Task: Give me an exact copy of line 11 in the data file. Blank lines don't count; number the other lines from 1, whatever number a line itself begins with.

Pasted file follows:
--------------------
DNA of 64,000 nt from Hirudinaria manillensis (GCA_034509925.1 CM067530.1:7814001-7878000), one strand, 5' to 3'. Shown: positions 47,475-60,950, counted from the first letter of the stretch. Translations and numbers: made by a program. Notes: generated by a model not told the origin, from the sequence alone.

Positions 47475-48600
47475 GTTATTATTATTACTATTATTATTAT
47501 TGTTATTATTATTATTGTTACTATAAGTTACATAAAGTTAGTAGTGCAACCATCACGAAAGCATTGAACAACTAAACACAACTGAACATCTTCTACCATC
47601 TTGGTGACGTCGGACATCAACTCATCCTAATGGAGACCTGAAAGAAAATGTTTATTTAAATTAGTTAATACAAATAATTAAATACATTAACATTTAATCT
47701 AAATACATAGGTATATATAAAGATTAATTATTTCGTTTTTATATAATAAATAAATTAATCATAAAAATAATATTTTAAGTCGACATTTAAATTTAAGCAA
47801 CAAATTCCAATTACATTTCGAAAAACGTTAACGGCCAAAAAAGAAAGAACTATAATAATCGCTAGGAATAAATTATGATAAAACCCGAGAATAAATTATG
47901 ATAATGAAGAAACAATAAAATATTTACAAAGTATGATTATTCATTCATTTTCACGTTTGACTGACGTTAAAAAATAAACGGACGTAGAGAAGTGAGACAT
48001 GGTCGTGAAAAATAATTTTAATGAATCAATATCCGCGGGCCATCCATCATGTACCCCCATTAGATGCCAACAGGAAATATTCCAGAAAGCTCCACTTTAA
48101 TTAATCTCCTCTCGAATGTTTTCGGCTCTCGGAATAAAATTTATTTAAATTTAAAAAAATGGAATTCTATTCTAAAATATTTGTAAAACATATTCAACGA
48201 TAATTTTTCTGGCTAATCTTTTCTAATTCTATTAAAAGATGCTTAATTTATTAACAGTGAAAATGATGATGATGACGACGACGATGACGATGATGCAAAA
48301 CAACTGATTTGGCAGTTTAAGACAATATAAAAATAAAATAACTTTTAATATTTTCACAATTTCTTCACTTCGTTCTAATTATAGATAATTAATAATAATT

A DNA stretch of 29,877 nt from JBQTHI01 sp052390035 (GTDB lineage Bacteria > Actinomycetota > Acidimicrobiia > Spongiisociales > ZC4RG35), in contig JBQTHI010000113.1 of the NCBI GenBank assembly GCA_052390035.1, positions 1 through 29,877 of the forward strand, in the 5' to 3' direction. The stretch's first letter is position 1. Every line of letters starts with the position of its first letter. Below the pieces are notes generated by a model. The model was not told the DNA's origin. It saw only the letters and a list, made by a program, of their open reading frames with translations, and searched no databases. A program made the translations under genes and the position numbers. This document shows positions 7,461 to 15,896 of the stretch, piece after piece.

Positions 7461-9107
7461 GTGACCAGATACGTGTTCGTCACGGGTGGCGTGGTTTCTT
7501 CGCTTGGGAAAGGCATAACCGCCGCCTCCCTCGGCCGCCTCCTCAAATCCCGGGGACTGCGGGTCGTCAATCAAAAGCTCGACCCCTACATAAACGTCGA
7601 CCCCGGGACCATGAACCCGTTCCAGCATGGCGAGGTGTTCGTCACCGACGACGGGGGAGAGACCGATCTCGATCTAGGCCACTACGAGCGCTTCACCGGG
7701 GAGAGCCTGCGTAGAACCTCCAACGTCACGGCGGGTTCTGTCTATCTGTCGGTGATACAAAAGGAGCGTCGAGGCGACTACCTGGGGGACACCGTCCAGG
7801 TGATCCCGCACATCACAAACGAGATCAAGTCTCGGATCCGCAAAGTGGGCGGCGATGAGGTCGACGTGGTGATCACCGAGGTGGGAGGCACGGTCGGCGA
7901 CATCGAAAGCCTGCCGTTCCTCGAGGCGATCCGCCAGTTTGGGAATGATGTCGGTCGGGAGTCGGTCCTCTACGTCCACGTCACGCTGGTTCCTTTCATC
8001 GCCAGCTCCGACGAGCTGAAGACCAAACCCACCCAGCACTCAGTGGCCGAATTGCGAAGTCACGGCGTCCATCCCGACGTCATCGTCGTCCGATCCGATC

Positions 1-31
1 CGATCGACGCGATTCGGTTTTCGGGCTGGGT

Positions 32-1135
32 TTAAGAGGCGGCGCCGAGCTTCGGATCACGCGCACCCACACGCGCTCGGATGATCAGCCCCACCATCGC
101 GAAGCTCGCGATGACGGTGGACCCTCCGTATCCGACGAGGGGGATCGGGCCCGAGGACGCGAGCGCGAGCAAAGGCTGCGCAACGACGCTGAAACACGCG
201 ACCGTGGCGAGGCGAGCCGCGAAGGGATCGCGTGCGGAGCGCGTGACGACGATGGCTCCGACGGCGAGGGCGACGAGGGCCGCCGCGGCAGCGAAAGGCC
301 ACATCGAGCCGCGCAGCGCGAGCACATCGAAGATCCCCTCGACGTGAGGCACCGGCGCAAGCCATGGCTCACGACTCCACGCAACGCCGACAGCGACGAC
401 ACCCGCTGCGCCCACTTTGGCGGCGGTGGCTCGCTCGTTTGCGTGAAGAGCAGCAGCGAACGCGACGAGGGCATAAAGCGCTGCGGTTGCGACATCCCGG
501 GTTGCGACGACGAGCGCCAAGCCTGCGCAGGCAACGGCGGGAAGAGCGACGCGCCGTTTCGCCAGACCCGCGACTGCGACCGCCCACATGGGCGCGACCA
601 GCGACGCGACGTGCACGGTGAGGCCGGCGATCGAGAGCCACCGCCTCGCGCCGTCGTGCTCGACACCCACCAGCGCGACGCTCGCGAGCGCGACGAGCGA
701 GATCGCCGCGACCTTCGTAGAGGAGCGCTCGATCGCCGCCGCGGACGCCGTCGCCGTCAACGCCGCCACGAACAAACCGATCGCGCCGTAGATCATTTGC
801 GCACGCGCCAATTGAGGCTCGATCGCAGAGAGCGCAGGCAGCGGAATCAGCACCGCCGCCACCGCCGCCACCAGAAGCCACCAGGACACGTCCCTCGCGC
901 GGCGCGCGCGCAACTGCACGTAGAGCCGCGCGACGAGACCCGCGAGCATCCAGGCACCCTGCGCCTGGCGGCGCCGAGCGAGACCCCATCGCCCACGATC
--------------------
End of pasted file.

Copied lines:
48201 TAATTTTTCTGGCTAATCTTTTCTAATTCTATTAAAAGATGCTTAATTTATTAACAGTGAAAATGATGATGATGACGACGACGATGACGATGATGCAAAA